Building Better Health Equity with Inpatient Malnutrition Programs

February 07, 2023

If you work in a hospital, you’re aware of the myriad of health challenges that face your patients. With so many severe injuries and illnesses to address, things like malnutrition and food insecurity tend to be left to the margins — but these are problems that can have a significant impact on a patient’s health. The systemic lack of recognition for malnutrition is not only affecting the health needs of individual patients, but it also contributes to the widening gap of health disparities in our communities.

When patients are discharged, it can be difficult to know how their circumstances effect the continuation of their recovery. One of the key benefits of a strong inpatient malnutrition program is that it provides a bridge between inpatient treatment and the patient’s wider community and support programs. By diagnosing malnutrition and recognizing food insecurity during a patient’s hospital stay, you can provide referrals to programs that can help address these issues in the long term. This can include programs like food banks, meal delivery services, and nutrition education programs.

Of course, medical professionals know that there are “social determinants of health” like food insecurity, and do their best to address them when possible. However, these issues can be difficult to diagnose, especially when clinician bandwidth is limited. Many patients may not be aware of their own nutritional status or may not be willing to disclose information about their eating habits. Rather than expecting patients to self-diagnose, hospitals can glean insight into an individual’s nutritional status by implementing a comprehensive screening process, which can include questions about food insecurity, dietary habits, and weight changes. This information can then be used to make informed decisions about the best course of action.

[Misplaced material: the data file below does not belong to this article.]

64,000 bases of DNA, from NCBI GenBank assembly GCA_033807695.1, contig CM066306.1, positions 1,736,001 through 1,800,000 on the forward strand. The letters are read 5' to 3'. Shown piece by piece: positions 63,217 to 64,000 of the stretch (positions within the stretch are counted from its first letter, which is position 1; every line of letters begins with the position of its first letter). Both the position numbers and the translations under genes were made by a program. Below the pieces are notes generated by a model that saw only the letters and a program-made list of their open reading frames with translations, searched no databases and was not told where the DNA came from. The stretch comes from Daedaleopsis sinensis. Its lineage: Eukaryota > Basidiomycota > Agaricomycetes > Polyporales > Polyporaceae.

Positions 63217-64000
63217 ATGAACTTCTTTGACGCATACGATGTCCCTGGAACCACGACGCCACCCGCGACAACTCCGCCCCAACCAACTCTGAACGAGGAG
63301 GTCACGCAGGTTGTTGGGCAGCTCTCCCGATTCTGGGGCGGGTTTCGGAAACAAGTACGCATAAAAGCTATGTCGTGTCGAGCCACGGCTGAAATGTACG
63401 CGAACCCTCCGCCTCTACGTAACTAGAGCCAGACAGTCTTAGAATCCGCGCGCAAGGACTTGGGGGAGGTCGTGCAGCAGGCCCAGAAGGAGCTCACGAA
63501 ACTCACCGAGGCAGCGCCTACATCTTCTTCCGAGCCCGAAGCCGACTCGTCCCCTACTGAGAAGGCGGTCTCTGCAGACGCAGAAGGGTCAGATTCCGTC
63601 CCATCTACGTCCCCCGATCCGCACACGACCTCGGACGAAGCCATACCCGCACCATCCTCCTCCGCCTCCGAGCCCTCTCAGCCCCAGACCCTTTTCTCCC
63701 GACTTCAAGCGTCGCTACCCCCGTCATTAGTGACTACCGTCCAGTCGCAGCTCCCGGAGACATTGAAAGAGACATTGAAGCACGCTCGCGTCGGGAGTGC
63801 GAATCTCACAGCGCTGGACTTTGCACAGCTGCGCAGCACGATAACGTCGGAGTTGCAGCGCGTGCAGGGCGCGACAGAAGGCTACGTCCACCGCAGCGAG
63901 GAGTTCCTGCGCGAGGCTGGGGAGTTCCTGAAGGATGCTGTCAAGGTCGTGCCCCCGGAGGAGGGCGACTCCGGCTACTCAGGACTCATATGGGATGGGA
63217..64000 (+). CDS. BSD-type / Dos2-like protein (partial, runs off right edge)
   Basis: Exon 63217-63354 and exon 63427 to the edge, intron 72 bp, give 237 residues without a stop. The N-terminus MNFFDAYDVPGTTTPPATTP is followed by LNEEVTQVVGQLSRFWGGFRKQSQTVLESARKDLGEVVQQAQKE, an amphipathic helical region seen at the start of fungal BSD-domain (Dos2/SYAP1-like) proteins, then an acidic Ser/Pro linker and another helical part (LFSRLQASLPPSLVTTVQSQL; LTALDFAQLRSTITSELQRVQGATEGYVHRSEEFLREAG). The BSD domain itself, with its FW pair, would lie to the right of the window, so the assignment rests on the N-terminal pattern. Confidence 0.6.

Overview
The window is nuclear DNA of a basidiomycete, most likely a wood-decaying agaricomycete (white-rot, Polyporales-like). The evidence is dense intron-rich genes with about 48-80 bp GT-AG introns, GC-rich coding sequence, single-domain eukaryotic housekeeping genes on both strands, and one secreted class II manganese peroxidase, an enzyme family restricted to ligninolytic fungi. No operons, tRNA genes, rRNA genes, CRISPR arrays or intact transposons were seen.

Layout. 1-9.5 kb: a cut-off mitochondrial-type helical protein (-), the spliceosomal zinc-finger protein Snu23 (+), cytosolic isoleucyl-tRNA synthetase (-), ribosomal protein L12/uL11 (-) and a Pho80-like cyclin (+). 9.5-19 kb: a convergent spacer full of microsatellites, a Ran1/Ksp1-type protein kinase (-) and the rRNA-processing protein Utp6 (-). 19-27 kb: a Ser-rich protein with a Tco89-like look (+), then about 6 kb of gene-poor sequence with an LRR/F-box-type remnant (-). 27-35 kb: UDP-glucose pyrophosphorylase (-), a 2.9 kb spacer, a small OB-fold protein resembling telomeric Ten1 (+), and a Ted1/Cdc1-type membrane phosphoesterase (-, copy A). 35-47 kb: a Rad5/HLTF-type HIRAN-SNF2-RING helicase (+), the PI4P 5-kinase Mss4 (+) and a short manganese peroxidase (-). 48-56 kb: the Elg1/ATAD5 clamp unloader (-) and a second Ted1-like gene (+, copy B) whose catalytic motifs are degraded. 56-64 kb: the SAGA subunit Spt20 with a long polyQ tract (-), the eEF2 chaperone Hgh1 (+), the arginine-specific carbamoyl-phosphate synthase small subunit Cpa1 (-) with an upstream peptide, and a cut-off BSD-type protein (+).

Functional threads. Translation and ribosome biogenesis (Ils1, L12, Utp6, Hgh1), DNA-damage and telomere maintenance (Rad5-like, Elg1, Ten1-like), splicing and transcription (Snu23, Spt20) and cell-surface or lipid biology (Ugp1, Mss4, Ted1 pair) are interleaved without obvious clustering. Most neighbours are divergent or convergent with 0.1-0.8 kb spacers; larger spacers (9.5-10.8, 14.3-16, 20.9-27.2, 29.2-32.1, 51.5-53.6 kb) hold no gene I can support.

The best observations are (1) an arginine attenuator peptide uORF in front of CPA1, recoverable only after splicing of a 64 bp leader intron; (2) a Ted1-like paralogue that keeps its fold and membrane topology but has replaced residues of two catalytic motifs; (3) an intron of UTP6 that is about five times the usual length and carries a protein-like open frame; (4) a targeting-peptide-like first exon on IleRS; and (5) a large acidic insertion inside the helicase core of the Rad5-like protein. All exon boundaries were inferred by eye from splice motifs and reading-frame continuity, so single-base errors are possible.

In addition to addressing malnutrition and food insecurity, a strong inpatient malnutrition program can also provide benefits to the hospital and healthcare system as a whole. Patients who are well-nourished are more likely to have better health outcomes, faster recoveries, and lower healthcare costs. A malnutrition diagnosis turns into community support for the patient, which in turn leads to better quality of diet, stronger ability to adhere to outpatient care plans, and fewer hospital readmissions. A study at New Hanover demonstrated a 24% lower readmissions rate after just one year of implementing a malnutrition transition-of-care program for at-risk individuals.

Health disparities are an irrefutable issue, and it is crucial for healthcare providers to take an active role in mitigating these disparities by looking for and addressing their root causes. Clinical Decision Support (CDS) platforms like Junum are the key to healthier communities and more efficient care centers. With Junum, patients can get the support they need to change their own health trajectory, rather than getting stuck in a loop of hospitalization and disconnected discharge. And it all happens without distracting clinicians and administrators from the amazing work they do to keep their facilities running smoothly. We can help build better health equity for your patients and ensure that everyone has access to the resources they need to maintain good health — learn more at

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